2017-06-16 17:13:34 UTC
If there is no evidence that the entropy is a state function for ANY system, then the concept of entropy is not even wrong.
Is there any evidence that the entropy is a state function for ANY system? No. If you define the entropy S as a quantity that obeys the equation dS=dQrev/T, you will find that, so defined, the entropy is a state function FOR AN IDEAL GAS. Clausius was very impressed by this statefunctionness and decided to prove that the entropy (so defined) is a state function for ANY system. So "Entropy is a state function" became a fundamental theorem in thermodynamics. Clausius deduced it from the assumption that any cycle can be disintegrated into small Carnot cycles, and nowadays this deduction remains the only justification of "Entropy is a state function":
"Carnot Cycles: S is a State Function. Any reversible cycle can be thought of as a collection of Carnot cycles - this approximation becomes exact as cycles become infinitesimal. Entropy change around an individual cycle is zero. Sum of entropy changes over all cycles is zero."
"Entropy Changes in Arbitrary Cycles. What if we have a process which occurs in a cycle other than the Carnot cycle, e.g., the cycle depicted in Fig. 3. If entropy is a state function, cyclic integral of dS = 0, no matter what the nature of the cycle. In order to see that this is true, break up the cycle into sub-cycles, each of which is a Carnot cycle, as shown in Fig. 3. If we apply Eq. (7) to each piece, and add the results, we get zero for the sum."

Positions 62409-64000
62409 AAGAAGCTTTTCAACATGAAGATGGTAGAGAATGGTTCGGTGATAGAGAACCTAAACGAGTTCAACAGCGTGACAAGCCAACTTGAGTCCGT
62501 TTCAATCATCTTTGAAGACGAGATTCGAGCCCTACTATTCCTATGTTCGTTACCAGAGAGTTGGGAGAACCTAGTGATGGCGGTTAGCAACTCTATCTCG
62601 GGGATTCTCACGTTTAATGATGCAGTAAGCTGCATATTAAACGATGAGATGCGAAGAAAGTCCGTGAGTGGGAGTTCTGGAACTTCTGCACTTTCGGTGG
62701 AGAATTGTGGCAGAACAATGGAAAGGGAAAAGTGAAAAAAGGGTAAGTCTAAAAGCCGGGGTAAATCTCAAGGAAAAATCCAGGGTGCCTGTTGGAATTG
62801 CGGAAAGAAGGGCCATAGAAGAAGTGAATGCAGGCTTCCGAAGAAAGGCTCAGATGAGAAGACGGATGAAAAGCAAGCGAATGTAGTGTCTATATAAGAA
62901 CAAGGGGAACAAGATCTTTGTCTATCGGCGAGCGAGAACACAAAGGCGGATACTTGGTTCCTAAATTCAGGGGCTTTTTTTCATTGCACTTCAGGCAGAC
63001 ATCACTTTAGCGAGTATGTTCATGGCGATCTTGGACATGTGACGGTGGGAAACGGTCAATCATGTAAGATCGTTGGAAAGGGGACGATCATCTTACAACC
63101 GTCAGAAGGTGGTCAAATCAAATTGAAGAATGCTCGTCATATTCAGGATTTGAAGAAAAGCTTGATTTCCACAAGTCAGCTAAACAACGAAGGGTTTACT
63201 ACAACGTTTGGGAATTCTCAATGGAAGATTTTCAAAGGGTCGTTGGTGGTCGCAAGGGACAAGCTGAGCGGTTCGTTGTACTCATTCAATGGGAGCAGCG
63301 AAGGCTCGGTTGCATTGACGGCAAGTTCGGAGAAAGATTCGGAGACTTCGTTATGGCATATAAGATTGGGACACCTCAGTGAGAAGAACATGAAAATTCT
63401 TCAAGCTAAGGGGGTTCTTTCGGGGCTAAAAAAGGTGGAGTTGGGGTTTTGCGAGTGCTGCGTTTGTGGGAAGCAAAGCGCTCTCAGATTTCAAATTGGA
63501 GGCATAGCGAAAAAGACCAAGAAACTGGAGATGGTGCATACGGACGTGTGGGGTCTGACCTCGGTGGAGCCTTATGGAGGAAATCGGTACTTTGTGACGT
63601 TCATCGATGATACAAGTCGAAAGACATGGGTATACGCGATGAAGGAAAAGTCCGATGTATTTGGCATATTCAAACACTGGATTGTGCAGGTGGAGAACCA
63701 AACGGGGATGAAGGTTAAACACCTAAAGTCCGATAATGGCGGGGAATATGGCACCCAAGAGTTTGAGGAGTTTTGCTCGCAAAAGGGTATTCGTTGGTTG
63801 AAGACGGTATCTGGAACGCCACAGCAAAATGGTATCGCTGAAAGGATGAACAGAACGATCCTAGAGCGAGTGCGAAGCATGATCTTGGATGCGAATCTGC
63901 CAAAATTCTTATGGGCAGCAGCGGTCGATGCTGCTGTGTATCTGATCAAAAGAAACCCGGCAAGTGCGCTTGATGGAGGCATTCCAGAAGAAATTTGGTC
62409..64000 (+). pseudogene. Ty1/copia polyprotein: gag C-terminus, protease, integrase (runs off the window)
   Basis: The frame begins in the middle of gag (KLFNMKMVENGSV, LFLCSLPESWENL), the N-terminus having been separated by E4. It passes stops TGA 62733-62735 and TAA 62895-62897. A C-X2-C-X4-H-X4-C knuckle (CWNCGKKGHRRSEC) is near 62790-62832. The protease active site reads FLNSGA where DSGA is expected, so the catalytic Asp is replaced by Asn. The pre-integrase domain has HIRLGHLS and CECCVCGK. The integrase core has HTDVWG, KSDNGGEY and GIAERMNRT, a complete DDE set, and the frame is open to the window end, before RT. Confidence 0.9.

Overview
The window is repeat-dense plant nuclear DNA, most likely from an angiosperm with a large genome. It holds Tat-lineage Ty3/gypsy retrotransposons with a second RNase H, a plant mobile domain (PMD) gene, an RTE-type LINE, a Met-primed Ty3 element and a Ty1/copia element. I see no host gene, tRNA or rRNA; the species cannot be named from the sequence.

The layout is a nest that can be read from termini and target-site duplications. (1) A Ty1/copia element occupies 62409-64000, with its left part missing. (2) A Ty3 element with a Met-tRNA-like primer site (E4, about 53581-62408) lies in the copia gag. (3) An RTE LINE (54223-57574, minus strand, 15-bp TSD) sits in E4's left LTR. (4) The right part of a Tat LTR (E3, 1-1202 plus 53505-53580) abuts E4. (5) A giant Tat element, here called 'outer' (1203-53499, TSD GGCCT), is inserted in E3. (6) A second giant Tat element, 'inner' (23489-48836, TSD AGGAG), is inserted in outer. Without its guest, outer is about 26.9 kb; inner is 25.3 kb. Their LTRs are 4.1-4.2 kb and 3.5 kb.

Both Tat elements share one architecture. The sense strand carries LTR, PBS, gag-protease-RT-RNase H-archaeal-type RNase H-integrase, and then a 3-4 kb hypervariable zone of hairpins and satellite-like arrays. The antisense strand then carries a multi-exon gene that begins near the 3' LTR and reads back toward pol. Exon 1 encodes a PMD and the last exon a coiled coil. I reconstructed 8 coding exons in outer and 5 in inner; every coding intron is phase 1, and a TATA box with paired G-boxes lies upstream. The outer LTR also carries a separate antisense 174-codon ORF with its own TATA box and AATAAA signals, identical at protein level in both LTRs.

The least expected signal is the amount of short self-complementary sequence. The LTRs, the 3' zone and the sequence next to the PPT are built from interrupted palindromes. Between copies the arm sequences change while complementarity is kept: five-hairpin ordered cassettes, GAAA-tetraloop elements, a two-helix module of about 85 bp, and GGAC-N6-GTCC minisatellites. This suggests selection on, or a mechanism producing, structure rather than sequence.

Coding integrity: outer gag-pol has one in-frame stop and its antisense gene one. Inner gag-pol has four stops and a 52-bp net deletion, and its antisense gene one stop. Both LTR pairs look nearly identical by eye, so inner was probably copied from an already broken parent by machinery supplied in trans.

The assumption on which "Entropy is a state function" is based - that any cycle can be subdivided into small Carnot cycles - is obviously false. An isothermal cycle CANNOT be subdivided into small Carnot cycles. A cycle involving the action of conservative forces CANNOT be subdivided into small Carnot cycles.
Conclusion: The belief that the entropy is a state function is totally unjustified. Any time scientists use the term "entropy", they don't know what they are talking about.
"My greatest concern was what to call it. I thought of calling it 'information', but the word was overly used, so I decided to call it 'uncertainty'. When I discussed it with John von Neumann, he had a better idea. Von Neumann told me, 'You should call it entropy, for two reasons: In the first place your uncertainty function has been used in statistical mechanics under that name, so it already has a name. In the second place, and more important, nobody knows what entropy really is, so in a debate you will always have the advantage."